So, after months of silence, I spoke. I initiated contact. I reached out. Twice. I planted the seeds. And, I moved past the past, feeling lighter as the healing energy surged through my spirit. I chose to shine my light instead of hide it under a bushel ... I chose to make peace instead of flame the fire of separation.

Perhaps the play I'm in right now influenced me. For my character personally, it's about forgiveness. Not forgiveness of others, but forgiveness and acceptance of my own self for all my limitations and losses. For me, it's about reaching out and accepting the light and love of others. It's about renewal. It's about discovering that who I am and what I offer is enough ... and beautiful in and of itself. And it's about Shining My Light for others and offering them the same opportunity.

Self-Love. Acceptance. Forgiveness. Wait, that's what I need too. I have much in common with my character of Rose ... 

We spend so much time in the Darkness, judging ourselves and others. Condemning and complaining. Firing bullets -- literal and figurative -- at others to deflate them and lesson them in our eyes. To make us bigger and them smaller. To break them down so we can rise higher.

Today, I shine my light toward Paris. Toward those broken who have chosen hate and those victims of that hate. And I shine my light toward those who may have once hurt me ... or whom I may have inadvertently or even intentionally once hurt.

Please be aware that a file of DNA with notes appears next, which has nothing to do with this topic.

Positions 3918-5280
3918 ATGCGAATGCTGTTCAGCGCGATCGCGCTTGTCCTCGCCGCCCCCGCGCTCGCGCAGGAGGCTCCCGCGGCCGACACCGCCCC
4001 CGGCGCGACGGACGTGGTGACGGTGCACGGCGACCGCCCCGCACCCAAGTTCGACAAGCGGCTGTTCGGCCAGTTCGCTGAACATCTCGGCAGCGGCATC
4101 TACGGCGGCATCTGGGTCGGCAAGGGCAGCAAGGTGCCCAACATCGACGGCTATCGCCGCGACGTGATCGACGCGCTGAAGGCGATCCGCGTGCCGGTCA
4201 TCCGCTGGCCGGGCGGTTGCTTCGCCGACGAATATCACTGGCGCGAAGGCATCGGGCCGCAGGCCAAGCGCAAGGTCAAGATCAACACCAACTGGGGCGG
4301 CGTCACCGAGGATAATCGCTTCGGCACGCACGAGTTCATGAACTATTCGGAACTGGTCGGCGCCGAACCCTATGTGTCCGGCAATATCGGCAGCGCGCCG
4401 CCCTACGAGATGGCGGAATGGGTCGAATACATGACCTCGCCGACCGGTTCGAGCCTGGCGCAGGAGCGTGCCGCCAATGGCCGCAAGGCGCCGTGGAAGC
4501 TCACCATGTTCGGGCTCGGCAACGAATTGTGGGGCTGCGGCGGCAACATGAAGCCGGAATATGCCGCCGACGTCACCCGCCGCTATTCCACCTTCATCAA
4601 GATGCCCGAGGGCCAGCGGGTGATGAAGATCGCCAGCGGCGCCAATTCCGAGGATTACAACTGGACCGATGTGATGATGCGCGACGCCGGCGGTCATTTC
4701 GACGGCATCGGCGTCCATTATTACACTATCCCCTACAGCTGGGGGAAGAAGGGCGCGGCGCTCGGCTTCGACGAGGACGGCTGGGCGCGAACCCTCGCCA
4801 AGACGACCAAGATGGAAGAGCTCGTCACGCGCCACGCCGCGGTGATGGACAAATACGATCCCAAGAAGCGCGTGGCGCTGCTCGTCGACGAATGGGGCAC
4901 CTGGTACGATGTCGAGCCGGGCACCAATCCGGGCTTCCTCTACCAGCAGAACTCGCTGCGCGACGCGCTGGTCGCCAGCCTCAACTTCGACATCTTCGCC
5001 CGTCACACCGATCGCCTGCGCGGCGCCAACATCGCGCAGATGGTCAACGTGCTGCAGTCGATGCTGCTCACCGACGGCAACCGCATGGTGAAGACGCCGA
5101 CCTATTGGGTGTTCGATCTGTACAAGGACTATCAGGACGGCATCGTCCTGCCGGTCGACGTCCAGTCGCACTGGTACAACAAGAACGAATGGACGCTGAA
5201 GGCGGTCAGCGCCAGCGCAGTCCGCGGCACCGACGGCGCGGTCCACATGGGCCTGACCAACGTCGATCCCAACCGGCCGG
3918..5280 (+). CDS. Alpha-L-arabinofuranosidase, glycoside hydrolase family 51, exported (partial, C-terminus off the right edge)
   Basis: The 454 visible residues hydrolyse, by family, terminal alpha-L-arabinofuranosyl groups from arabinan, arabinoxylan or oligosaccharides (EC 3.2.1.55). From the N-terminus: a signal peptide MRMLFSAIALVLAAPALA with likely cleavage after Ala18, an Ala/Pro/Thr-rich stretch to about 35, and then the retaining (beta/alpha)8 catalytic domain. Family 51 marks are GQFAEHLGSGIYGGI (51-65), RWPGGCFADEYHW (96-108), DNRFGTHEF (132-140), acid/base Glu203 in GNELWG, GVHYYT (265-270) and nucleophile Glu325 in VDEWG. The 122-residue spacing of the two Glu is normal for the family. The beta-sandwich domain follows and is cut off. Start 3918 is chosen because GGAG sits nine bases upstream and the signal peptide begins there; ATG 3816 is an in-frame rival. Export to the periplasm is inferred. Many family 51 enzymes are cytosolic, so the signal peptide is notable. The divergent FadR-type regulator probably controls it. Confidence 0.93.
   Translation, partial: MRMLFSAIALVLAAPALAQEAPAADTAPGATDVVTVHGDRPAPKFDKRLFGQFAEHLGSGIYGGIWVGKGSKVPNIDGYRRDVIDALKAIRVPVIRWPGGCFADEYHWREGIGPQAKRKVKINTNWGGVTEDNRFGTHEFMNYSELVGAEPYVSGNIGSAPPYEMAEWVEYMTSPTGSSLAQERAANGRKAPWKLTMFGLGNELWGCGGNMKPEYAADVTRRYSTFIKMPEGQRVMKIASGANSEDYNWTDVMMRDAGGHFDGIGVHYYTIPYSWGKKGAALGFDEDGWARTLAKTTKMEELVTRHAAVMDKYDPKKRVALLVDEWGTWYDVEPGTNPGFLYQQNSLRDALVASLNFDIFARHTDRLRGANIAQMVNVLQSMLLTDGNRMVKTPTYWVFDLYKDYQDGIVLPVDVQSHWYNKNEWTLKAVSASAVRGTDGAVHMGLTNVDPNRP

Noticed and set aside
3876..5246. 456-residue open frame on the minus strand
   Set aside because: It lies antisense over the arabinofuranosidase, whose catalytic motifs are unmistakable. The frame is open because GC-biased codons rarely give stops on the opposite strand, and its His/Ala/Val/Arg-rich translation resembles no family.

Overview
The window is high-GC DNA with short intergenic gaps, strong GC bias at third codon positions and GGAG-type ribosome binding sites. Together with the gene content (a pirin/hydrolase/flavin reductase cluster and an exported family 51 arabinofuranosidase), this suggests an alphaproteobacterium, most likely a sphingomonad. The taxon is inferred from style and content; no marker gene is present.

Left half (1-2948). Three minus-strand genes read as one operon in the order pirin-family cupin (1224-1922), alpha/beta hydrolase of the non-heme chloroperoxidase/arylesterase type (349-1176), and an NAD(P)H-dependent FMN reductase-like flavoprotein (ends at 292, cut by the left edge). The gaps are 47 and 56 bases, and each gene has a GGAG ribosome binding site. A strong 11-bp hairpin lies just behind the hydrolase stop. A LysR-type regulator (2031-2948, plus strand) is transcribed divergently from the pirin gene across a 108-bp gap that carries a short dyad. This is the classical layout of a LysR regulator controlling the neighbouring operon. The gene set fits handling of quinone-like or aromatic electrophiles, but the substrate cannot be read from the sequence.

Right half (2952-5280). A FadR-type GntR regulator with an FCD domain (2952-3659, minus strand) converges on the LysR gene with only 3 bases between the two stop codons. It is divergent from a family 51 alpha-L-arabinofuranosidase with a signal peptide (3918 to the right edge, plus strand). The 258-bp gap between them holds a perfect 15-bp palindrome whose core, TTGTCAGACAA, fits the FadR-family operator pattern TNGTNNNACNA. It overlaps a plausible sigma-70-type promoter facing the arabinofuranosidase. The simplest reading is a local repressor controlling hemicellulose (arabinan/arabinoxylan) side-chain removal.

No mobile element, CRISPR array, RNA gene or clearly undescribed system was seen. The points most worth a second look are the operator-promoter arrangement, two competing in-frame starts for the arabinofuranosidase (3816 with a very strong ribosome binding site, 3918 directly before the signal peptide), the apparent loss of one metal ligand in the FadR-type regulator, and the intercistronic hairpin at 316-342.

My heart bleeds for Paris and all those who have lost in this sea of dark violence shadowing our planet. I pray for peace. I pray we can find a way past this hatred. I pray we can find a way to shine our lights, different as they may be, to create beauty instead of hate.

And I pray that Paris can find its light again ... 
                                                                                                      -- Jenni

Saturday, November 7, 2015

Take The Time Today

Today, I am baking an apple pie. It's 1:07pm -- as I begin this post -- and I have already snuggled with my cat, caught up with my son, stripped beds of sheets, done two loads of laundry, purchased necessary items for that same son at the local CVS, swept my kitchen floor and attended two funerals.